Lessons learned from a successful and iconic consumer-driven company

Customers are increasingly engaged in the 21st century both as producers and consumers of commercial objects. This calls into question just who is in charge of the respective brand, and therefore whose insight is most valuable in making appropriate commercial, creative and architectural decisions.

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Threadless, for example, is a hugely successful and iconic consumer driven company. Customers are invited to submit their own graphic artwork for printed T-shirts and other decorated merchandise,  the online community then vote for their favorites, and the most popular designs go on to be produced and sold back to the consumers as limited editions. This rigorous consumer engagement process results in popular products that always sell out fast. The company limits the production of each design as they have no shortage of innovative, proven popular, incoming ideas. These limited editions in fact create an air of originality and uniqueness definitive of the company’s brand.

However back in 2007 Threadless opened their very own retail outlet in Lakeview, Chicago. Effort was made to construct a three dimensional ‘brand-scape’ that remained true to the company’s core identity, with the walls decorated by a blend of the week’s most popular consumer generated designs. The outlet proved profitable and plans emerged to develop a chain of stores across the country, calling into question the future integrity of the company’s original identity. One consumer wrote on Threadless’ store announcement page, “please promise me that this will be the ONLY store you will be opening…I’d hate for a franchise to saturate the market… It kinda takes away from being genuine.” The title of another post on a Threadless fan website read, “Threadless To Launch Retail Stores, Everybody Panic…”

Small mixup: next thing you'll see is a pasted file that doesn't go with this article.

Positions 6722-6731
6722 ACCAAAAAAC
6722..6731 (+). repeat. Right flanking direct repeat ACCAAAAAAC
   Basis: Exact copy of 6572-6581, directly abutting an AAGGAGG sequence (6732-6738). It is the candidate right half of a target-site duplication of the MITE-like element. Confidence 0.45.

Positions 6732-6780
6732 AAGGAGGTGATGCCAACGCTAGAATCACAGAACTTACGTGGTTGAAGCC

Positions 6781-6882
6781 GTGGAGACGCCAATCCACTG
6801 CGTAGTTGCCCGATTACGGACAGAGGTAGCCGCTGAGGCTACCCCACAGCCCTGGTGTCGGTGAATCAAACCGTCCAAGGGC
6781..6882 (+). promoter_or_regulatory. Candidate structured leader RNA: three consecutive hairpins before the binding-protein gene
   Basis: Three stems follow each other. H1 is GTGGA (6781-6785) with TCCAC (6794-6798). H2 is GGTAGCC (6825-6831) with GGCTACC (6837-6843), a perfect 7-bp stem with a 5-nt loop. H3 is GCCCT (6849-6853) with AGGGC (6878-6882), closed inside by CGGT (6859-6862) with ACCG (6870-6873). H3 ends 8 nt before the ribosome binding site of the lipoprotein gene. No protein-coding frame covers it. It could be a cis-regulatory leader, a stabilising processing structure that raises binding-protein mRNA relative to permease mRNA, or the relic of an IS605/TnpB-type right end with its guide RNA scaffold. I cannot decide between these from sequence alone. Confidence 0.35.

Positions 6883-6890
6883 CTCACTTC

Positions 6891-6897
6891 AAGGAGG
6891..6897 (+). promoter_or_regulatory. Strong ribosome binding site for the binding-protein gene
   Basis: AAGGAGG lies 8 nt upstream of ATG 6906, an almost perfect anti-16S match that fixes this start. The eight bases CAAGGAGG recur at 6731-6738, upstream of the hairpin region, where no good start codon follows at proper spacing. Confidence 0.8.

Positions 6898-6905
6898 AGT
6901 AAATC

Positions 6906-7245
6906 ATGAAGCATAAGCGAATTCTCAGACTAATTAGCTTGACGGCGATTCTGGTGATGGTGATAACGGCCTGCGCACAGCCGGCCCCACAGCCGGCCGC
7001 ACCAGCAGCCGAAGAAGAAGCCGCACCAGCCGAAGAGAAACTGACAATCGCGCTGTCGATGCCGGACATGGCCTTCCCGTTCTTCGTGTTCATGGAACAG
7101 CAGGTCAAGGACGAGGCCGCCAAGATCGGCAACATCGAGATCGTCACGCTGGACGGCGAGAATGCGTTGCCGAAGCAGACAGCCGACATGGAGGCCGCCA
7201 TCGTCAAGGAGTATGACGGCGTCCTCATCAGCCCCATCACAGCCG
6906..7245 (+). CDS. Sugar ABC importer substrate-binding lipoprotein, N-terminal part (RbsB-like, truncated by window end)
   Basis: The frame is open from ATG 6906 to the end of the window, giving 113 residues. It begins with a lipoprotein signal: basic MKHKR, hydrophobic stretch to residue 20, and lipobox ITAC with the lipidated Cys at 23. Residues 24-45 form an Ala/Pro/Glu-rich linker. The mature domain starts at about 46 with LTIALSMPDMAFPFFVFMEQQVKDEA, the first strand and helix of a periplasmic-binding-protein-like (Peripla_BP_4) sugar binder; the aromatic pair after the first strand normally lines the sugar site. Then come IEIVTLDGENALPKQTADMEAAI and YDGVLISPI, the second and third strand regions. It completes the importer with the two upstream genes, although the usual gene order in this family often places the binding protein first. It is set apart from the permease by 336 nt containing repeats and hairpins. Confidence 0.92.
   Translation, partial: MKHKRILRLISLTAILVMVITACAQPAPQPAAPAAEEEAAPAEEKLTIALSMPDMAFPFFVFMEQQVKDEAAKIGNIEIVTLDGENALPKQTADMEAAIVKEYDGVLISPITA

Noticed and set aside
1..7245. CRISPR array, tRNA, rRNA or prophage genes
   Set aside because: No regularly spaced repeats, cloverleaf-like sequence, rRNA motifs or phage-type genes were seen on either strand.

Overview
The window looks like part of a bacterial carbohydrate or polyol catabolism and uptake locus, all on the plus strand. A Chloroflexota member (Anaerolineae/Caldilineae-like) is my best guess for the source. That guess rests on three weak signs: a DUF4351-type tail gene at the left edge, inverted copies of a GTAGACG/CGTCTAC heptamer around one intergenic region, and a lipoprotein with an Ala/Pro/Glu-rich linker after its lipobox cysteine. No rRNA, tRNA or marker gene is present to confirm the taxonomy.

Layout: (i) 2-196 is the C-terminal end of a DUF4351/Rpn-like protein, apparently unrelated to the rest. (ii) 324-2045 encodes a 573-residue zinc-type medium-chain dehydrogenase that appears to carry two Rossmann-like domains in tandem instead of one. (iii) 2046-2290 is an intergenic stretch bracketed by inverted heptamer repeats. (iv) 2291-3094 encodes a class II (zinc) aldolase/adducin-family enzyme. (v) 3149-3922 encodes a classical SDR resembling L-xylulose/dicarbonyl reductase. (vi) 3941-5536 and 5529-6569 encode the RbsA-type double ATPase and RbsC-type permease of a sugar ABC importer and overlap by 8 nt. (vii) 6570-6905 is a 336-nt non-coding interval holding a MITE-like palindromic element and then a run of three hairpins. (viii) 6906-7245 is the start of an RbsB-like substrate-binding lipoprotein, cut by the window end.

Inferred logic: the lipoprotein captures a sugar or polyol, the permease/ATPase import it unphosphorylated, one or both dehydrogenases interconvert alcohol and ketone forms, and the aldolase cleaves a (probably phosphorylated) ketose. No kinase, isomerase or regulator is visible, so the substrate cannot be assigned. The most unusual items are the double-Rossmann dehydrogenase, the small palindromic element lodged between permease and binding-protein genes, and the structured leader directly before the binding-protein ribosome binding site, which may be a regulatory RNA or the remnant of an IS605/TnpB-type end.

The CEO’s reaction to this was that of inevitability. He likened the company to a popular new band, the core fan base of which moves on as the band becomes mainstream. Threadless’ consumers, however, did not abide wholly by this conventional analogy as they additionally form the core production team; the actual producers of commercial value. Subsequently the company’s plans for retail expansion stalled, and in January 2014 the Lakeview store closed down along with the cancelation of plans for other branded retail outlets. The company announced that they now intend to focus more attention on developing and improving the web platform to better serve their creative community.
    

Alexander O.D. Lorimer is an architectural theorist and computer programmer. His research focuses on the use of emergent properties within self-organising systems in order to solve complex design problems, as well as facilitating mass collaboration in the process of design.